This is a fantastic resource for parents, preschool teachers, early childhood educators, therapists, or anyone interested in learning more about sensory processing. This book was written by Diana A. Henry, MS, OTR/L, Maureen Kane-Wineland, PhD, OT/L and Susan Swindeman, OTR/L, BCP and it offers everyday solutions to help young children and their families learn to deal appropriately with every day challenges of living with a sensory processing disorder. This book touches on routine activities of every day life such as eatting, bathing, brushing teething, going to bed and provides strategies to help children engage in and complete these activities. This is a short book with an easy to follow format offering checklists and lists that make it easy to share with everyone invoved in the child's life.

Click here for Sample pages

Henry Occupational Services

Monday, March 9, 2009

What is a visual schedule?

A visual schedule can be used for any activity or sequence of events to tell the individual what activities will occur and in what sequence.

Because the schedule is in picture format most everyone will be able to understand the events on the schedule. We use this with Crash to lessen the anxiety he feels during the dressing routine to decrease his screaming tantrums that typically occur when getting dressed. This provides predictability and clearly lays out the expectations. At the end we placed a treasure chest to indicate a "surprise" that would happen if he completed his schedule. This surprise might be to watch a little of a favorite movie, or a bite of a apple , or a piece of cheese. We never defined the surprise so we could make it fit into any situation.

We also have a morning routine schedule and a schedule for getting ready to go outside.

Additional information about visual schedules

How to make a visual schedule:

We chose to incorporate some of Crash's favorite characters to increase his motivation to complete the visual schedule, but this is optional. We also made his schedule portable so it can go to grandma's house or the YMCA or where ever we may need it to go. Finally, we placed a strip of velcro on the back of the schedule for Crash to put the pictures after he completed each step.

1. Define your schedule: Is it for a specific procedure (getting dressed) or a routine of events that will happen in sequential order .

2. List the specific steps

3. Using Google images search for a specific image to represent each step. Images should be concrete and self explanatory.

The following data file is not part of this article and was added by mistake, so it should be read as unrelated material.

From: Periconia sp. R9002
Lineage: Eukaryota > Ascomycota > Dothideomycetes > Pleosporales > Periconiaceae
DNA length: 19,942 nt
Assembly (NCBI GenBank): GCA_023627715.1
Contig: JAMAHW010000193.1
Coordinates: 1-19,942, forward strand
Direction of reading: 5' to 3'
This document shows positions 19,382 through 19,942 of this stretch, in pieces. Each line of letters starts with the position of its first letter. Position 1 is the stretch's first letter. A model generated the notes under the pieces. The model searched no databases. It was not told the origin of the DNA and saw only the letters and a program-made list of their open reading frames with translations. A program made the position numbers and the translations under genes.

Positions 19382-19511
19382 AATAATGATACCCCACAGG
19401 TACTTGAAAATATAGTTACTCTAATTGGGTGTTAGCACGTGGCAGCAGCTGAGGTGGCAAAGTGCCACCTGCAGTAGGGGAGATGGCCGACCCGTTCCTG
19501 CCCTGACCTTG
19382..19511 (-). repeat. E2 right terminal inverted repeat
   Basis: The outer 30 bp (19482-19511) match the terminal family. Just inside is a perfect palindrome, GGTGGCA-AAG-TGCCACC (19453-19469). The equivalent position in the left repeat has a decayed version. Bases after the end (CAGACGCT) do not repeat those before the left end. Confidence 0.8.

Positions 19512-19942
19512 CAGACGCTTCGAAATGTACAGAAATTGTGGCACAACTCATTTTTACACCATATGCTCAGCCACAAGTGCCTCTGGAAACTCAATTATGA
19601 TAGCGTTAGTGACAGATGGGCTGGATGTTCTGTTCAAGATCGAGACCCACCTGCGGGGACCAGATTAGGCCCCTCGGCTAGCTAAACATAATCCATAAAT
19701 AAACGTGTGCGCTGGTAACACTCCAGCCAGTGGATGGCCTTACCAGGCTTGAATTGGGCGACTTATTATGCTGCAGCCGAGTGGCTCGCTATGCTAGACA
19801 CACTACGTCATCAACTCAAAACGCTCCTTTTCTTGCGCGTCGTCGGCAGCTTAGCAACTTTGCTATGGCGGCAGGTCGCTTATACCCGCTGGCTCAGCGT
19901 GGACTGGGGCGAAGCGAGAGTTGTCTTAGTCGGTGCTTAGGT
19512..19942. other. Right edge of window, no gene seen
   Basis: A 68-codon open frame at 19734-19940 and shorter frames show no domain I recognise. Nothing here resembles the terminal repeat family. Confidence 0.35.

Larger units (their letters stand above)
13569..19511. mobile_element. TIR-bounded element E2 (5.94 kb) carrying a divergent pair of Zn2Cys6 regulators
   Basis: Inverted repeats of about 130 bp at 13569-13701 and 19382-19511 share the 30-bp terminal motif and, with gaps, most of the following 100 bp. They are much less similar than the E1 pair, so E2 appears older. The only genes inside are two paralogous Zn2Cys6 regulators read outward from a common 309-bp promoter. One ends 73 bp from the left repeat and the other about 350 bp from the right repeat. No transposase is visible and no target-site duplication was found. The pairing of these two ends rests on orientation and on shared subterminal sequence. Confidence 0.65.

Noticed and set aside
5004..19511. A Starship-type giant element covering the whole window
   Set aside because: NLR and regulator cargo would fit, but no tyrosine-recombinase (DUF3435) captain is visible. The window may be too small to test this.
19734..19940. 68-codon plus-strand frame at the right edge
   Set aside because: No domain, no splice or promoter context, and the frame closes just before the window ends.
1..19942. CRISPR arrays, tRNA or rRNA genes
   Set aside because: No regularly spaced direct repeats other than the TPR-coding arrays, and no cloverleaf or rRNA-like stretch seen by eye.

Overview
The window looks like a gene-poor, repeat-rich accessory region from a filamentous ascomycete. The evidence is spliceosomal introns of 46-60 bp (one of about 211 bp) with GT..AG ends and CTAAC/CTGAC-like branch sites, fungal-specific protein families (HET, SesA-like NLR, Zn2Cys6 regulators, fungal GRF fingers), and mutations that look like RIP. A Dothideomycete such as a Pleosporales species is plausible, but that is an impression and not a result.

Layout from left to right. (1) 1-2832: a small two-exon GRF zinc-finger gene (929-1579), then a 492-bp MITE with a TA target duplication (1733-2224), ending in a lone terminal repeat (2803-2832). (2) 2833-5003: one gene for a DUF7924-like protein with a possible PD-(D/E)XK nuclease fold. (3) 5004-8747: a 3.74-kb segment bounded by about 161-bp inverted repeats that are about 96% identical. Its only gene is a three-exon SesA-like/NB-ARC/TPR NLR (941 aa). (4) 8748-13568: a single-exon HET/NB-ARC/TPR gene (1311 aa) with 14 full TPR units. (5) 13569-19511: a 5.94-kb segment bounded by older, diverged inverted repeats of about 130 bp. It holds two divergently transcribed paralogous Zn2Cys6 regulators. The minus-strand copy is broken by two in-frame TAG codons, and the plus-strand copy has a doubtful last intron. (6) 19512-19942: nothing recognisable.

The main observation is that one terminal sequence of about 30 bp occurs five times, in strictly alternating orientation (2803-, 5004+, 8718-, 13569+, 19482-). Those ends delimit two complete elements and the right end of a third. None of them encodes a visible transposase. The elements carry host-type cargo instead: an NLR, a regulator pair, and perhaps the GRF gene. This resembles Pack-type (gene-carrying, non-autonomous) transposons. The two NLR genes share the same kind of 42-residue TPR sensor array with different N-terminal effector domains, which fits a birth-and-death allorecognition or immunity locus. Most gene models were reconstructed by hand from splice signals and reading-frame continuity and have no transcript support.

4. Cut each picture into a small square.

5. Use clear contact paper (found most retail stores with the shelf liners) or a laminator to seal the pictures to prevent them from getting ripped or torn.

6. Use sticky back velcro and place one side of the velcro on the picture and th other on the schedule board.

Saturday, March 7, 2009

Enforcing Rule #3

Please read the earlier post for details on Rule #3

Causing harm or placing others in harms way is not acceptable even if it is the result of faulty neurology. We had to find a way for Crash to get this type of input in a safe and controlled manner. We also have to teach him to recognize symptoms that mean his body requires this type of input and how to APPROPRIATELY seek it out.

But Crash is 3. This would be like taming the "Tasmanian Devil"?

It is POSSIBLE. Here is what we did...

1. We give Crash opportunities for appropriate jumping and crashing throughout his day. We have a huge bean bag chair in our living room that is very comfortable to sit in, but purchased for the specific purpose of running into and crashing.

2. We have a jumping pit in the basement. Crash can go down there at any time and jump until his heart is content.

3. We have been increasing Crash's awareness of his body and teaching him to request "deep pressure". This actually happened naturally and we later turned it into a technique for Crash. When we saw him out of control as a toddler we would go over to him and give him a huge long hug. His body would relax during the hug and he would be more in control afterward. Crash now comes to us throughout the day and asks for hugs. It is important to note that these hugs last 30-60 second and I hug his entire body with one arm squeezing his legs and another arm providing pressure around his shoulders and back. Little hugs do not work.

4. We have tried several ideas from an Occupational therapist as well including
--weighted vest
This is a simple vest with 1-2 lbs of weights sewn into it. It provides a calming effect for the short period of time that it is worn. Crash enjoyed this vest last year. These can be very expensive to purchase. If you know anyone that can sew, they are pretty simple to make.
--neoprene vest
This is made out of wetsuit material and provides a constant squeeze. It works wonders with Crash, but can be very challenging to get on because of some of his tactile concerns.
--weighted blanket
This is similar to the weighted vest. Crash will sleep with it or keep it on his legs while watching a movie.

Rule #3

Rule #3: Bowl with your buddies

Sounds like a very common practice in the bowling alley, but what about in your house with Crash playing the role of the human bowling ball?